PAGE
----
(MAY EDIT) Getting ready to take JLPT N3 in July and using the 日本語総まとめ books (語彙 and 文法) to prepare. Most of my vocab is now coming from these books. I didn't finish KO2001, it just seemed like the 総まとめ vocab book had a stronger focus on words I can immediately use in daily activities (including hiragana words + collocations), and the lists are situation-based and give a hint of context. For the grammar book, I'm throwing the example and test sentences into my cloze deck. Mostly I already understand the grammar in reading, it's usage that I've had trouble with, and now I'm finding that it's starting to work its way into my speech.
Edited: 2010-05-21, 6:31 pm
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#19
chochajin Wrote:@Tobberoth&mezbup: Thanks so much for your answers.
See, the thing is that everybody here keeps telling me that I shouldn't bother learning grammar or grammar rules,
Not everyone says that. I encourage you to learn both grammar and grammar rules. That shouldn't be the complete foundation of your study, but it sounds like you have doubts about your progress without grammar, so why not give it a try? It's not going to hurt.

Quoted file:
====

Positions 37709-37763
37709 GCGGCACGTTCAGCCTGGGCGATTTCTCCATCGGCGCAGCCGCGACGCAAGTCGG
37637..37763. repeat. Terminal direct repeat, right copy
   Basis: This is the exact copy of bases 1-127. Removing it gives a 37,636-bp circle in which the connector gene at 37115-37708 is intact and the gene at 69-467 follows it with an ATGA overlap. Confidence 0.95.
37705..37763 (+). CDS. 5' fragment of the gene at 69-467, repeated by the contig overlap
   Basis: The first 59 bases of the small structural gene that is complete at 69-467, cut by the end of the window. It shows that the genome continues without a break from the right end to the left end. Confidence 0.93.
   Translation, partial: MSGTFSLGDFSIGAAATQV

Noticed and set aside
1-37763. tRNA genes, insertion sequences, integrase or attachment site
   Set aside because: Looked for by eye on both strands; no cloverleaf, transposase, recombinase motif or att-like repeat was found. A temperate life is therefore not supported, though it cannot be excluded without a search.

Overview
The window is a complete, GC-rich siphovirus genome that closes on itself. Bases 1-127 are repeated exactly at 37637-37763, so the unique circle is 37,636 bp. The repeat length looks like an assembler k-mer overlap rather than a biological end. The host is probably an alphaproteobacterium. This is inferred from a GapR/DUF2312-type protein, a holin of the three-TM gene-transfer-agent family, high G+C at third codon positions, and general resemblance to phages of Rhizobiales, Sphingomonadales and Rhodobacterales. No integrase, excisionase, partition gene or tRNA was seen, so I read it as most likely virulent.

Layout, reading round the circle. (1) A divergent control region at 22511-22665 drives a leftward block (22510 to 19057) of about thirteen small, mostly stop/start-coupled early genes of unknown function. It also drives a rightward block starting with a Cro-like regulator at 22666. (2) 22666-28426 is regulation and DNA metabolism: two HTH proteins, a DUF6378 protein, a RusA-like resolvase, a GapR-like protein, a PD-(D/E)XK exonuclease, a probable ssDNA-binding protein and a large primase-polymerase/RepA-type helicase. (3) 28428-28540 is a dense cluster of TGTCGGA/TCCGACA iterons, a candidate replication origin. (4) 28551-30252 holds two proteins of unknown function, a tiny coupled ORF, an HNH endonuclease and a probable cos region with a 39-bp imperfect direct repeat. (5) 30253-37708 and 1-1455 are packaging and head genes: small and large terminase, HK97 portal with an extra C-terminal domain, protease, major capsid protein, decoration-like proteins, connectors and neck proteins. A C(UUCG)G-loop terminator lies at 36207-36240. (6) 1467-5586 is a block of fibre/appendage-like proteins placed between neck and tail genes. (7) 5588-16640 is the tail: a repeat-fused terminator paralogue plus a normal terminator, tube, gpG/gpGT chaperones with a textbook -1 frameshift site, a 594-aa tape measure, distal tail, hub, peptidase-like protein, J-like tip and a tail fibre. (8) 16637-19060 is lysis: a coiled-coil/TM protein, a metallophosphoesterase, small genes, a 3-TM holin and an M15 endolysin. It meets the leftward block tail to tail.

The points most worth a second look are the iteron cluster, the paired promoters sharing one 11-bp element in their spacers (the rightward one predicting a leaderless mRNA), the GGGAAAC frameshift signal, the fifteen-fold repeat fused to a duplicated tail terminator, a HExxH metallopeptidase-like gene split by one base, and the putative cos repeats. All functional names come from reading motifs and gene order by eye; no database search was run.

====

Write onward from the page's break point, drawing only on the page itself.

Quote:Now I hear you say: Production comes later naturally after seeing structures often enough.
For some people, maybe. Others, no. Didn't work for me.
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#20
I had a ridiculous number of of decks (had to scroll through the list in Anki to see them all), a lot of which I've since culled, and a few of which are sitting there gathering dust... or reviews, really. These include my UBJG deck - which I feel like I've sort of outgrown through lots of reading, and hence can't be bothered wasting time reviewing - and my RTK deck. I actually do production in my KO2001 deck, and am finding as I go along that attaching Japanese meanings to the characters cements the concepts better than the English keywords did.